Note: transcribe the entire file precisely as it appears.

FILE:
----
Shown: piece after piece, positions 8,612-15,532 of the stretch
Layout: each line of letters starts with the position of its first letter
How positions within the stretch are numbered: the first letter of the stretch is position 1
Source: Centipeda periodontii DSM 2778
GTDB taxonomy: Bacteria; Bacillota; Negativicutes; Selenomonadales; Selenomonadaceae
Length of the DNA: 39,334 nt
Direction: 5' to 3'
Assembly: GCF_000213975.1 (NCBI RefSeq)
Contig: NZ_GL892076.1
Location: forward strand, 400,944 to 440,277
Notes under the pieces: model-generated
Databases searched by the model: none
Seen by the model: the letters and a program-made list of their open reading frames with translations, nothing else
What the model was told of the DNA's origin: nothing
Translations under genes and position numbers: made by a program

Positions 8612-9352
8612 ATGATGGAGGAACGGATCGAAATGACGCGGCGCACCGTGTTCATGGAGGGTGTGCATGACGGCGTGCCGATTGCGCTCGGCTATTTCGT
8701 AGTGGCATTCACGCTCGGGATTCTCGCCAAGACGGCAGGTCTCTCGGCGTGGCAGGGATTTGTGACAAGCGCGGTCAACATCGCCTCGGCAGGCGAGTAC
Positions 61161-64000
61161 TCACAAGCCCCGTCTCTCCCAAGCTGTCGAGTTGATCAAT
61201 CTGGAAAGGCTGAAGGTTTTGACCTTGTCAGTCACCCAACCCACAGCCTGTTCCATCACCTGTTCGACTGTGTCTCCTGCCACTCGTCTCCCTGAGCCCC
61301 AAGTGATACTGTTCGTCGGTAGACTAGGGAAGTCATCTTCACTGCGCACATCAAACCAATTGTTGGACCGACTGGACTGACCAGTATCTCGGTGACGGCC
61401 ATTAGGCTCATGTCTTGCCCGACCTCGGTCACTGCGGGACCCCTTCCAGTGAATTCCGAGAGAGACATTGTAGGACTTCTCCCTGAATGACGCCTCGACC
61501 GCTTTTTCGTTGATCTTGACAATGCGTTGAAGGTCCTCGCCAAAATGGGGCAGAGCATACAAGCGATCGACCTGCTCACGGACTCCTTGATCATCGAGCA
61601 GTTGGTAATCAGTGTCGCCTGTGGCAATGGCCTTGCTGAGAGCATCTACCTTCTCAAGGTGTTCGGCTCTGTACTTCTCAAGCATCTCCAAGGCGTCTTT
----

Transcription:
Shown: piece after piece, positions 8,612-15,532 of the stretch
Layout: each line of letters starts with the position of its first letter
How positions within the stretch are numbered: the first letter of the stretch is position 1
Source: Centipeda periodontii DSM 2778
GTDB taxonomy: Bacteria; Bacillota; Negativicutes; Selenomonadales; Selenomonadaceae
Length of the DNA: 39,334 nt
Direction: 5' to 3'
Assembly: GCF_000213975.1 (NCBI RefSeq)
Contig: NZ_GL892076.1
Location: forward strand, 400,944 to 440,277
Notes under the pieces: model-generated
Databases searched by the model: none
Seen by the model: the letters and a program-made list of their open reading frames with translations, nothing else
What the model was told of the DNA's origin: nothing
Translations under genes and position numbers: made by a program

Positions 8612-9352
8612 ATGATGGAGGAACGGATCGAAATGACGCGGCGCACCGTGTTCATGGAGGGTGTGCATGACGGCGTGCCGATTGCGCTCGGCTATTTCGT
8701 AGTGGCATTCACGCTCGGGATTCTCGCCAAGACGGCAGGTCTCTCGGCGTGGCAGGGATTTGTGACAAGCGCGGTCAACATCGCCTCGGCAGGCGAGTAC
Positions 61161-64000
61161 TCACAAGCCCCGTCTCTCCCAAGCTGTCGAGTTGATCAAT
61201 CTGGAAAGGCTGAAGGTTTTGACCTTGTCAGTCACCCAACCCACAGCCTGTTCCATCACCTGTTCGACTGTGTCTCCTGCCACTCGTCTCCCTGAGCCCC
61301 AAGTGATACTGTTCGTCGGTAGACTAGGGAAGTCATCTTCACTGCGCACATCAAACCAATTGTTGGACCGACTGGACTGACCAGTATCTCGGTGACGGCC
61401 ATTAGGCTCATGTCTTGCCCGACCTCGGTCACTGCGGGACCCCTTCCAGTGAATTCCGAGAGAGACATTGTAGGACTTCTCCCTGAATGACGCCTCGACC
61501 GCTTTTTCGTTGATCTTGACAATGCGTTGAAGGTCCTCGCCAAAATGGGGCAGAGCATACAAGCGATCGACCTGCTCACGGACTCCTTGATCATCGAGCA
61601 GTTGGTAATCAGTGTCGCCTGTGGCAATGGCCTTGCTGAGAGCATCTACCTTCTCAAGGTGTTCGGCTCTGTACTTCTCAAGCATCTCCAAGGCGTCTTT